The hosts scored one in the first inning, two in the third and three in the fourth to put things out of reach for the Royals, who drop below .500 (48-49).
While the offense was fairly spread out, with Brock Holt, Daniel Nava, Shane Victorino and Jackie Bradley all claiming multiple-hit days, the star of the game had to once again be Lester.
The lefty, who come into the game having allowed either zero or one earned run to Kansas City in his previous 10 starts (1.60 ERA) against the Royals, dominated the visitors. Lester allowed just four hits and no runs while going eight innings to lower his season ERA to 2.50. He also struck out eight.
In Lester’s last seven starts he has given up just five earned runs in 55 2/3 innings, striking out 47 and walking eight.
WHAT WENT RIGHT FOR THE RED SOX
– David Ross notched his sixth home run, a two-run blast in the fourth inning. It marked the fifth straight game the Sox have hit at least one home run.
|07.20.14 at 3:37 pm ET|
A brief look at the action in the Red Sox farm system on Saturday:
TRIPLE-A PAWTUCKET RED SOX: 3-1 WIN VS. BUFFALO (BLUE JAYS)
– Third baseman Will Middlebrooks went 2-for-4 with a solo homer to center. It was nearly Middlebrooks’ second homer in as many days (he was robbed of a homer by a tremendous leaping catch on Friday).
For now, Middlebrooks will continue to enjoy steady playing time in Pawtucket. But with the crowd that the Sox have on the left side of their infield between the big leagues (Stephen Drew, Xander Bogaerts, Brock Holt) and Triple-A (Middlebrooks, Garin Cecchini, Deven Marrero), teams are closely monitoring the situation to see if the Sox start dealing what seems like surplus inventory from their minor league prospect pool.
– DH Carlos Rivero reached base in all four plate appearances, going 2-for-2 with a homer and two walks. He is 8-for-12 with two walks in his last three games.
– Right-hander Brandon Workman tossed five shutout innings, allowing three hits and two walks while punching out six. He struggled with his control at times (59 of 99 pitches for strikes — a 60 percent rate) but shut down his opponents by getting a handful of groundball outs to complement his six punchouts.
DOUBLE-A PORTLAND SEA DOGS: 10-3 WIN AT NEW HAMPSHIRE (BLUE JAYS)
|07.20.14 at 1:30 pm ET|
Where would the Red Sox be without Brock Holt?
That is certainly a fair and legitimate question to ask as the Red Sox approach the second half of the season and try to work their way back into a reasonable chance for the playoffs.
The leadoff hitter has provided a vital anchor at the top of the batting order as the Red Sox searched desperately for a consistent leadoff hitter. He comes into Sunday hitting .325 with a .369 OBP and a .826 OPS. Holt has started all 63 games this season, batting leadoff in 52 of them. As the leadoff hitter, his number are nearly identical to his overall numbers, .326/.364/.825.
Of course, he’s been incredibly versatile in the field, playing seven of the nine positions while earning the name “Superman” from some Red Sox fans. The only two positions he hasn’t tried yet are pitcher and catcher. On Sunday, he’s starting at third as the Red Sox give Xander Bogaerts the day off against hard-throwing righty Yordano Ventura.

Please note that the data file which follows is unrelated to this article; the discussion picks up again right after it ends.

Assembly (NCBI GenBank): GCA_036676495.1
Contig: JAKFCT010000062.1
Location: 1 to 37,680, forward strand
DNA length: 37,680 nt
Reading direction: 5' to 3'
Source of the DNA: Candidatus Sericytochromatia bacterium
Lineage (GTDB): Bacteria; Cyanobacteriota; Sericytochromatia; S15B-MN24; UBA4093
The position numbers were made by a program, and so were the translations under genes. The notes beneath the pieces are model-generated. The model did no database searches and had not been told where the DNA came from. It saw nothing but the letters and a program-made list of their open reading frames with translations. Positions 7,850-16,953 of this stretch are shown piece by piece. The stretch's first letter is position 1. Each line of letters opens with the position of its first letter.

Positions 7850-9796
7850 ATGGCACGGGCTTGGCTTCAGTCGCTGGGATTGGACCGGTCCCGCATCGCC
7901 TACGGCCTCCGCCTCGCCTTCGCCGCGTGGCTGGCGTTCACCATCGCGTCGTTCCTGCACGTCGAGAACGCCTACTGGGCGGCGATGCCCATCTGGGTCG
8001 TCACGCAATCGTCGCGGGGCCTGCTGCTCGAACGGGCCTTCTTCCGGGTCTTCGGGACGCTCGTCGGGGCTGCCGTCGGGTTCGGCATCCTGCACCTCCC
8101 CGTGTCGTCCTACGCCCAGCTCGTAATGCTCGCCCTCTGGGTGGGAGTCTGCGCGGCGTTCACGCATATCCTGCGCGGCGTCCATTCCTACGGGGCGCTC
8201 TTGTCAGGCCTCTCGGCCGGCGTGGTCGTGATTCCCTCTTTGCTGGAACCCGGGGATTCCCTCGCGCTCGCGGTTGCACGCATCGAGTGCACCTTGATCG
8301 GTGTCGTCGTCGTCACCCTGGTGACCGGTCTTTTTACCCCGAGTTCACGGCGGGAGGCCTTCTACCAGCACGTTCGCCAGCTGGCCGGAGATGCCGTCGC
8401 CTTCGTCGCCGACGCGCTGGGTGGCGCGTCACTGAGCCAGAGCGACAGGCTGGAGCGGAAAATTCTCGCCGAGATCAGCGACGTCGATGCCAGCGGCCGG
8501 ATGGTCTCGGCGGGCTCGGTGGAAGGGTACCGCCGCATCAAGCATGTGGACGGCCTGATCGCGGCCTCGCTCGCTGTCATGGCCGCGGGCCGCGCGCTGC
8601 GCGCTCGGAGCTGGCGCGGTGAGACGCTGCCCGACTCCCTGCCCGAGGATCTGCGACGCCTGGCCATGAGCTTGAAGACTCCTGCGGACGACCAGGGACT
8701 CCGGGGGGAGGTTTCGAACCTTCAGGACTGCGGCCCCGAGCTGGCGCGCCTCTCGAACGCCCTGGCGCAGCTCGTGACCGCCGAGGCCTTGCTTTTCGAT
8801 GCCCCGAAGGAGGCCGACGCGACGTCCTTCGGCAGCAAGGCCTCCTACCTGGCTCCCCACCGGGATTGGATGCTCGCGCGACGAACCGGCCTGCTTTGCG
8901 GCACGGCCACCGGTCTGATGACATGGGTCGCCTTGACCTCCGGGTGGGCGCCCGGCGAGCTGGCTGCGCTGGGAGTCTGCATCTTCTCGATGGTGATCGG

“With Brock Holt moving around the field and going up against a right-hander in Ventura, we just wanted to get another left-handed bat in there,” skipper John Farrell said.
“We’re probably at the point in the year where it’s less of a concern than when he was playing right field for the first, or left field for the first time, or first base for the first time. There have been a lot of firsts this year. And the way he’s handled each position defensively, now we’re finding ways to keep his bat in the lineup and not reluctant to change the position by the day.”
What’s truly remarkable is that, as late as early April, Holt wasn’t even considered an option as a leadoff hitter to replace Jacoby Ellsbury.
“He wasn’t in the conversation, either in the offseason or as we got through camp but to the level in which he’s hit at and performed at, and the consistency against left-handers and right-handers, it’s been invaluable, the continuity he’s created at the top of the lineup,” Farrell said.
The left-handed hitting Holt is actually hitting 20 points higher against lefties (.336) than righties (.316), a testament to his ability to hang in against southpaws.
“I think when you see a guy be able to use the whole the field as much as he does and how he you see him handle left-handers, he can track the ball so deep into the zone that he doesn’t overcommit early to breaking balls from left-handers that run away from him,” Farrell said. “And because it is a compact swing, his pitch recognition can be a little better than others because he doesn’t have to start the swing early in the flight of the pitch to home plate.
“I think it’s [just] a trait of really good hitters, regardless of the spot in the lineup. The more compact, the less you may get fooled on certain type of pitches. They’re more difficult to pitch against because he has the ability to take a really good pitcher’s pitch and fight it off and foul it off as he gets deeper into some counts and I think it’s a direct reflection of why you see him hit at the average he is at currently and what he’s done throughout his minor league career.”
|07.20.14 at 11:43 am ET|
Xander Bogaerts and Mike Napoli will get the day off from the starting lineup as the Red Sox look for the three-game sweep of the Royals against hard-throwing righthander Yordano Ventura. Shane VIctorino is playing in his second straight game with Boston, and fourth consecutive overall, dating back to the start of his brief rehab stint with Pawtucket on Thursday. He is scheduled to have the day off Monday when the Red Sox open a series in Toronto.
For a complete batter vs. pitcher breakdown, click here.
RED SOX LINEUP
Brock Holt 3B
Daniel Nava LF
David Ortiz DH
Mike Carp 1B
Stephen Drew SS
Jackie Bradley Jr. CF
Jon Lester SP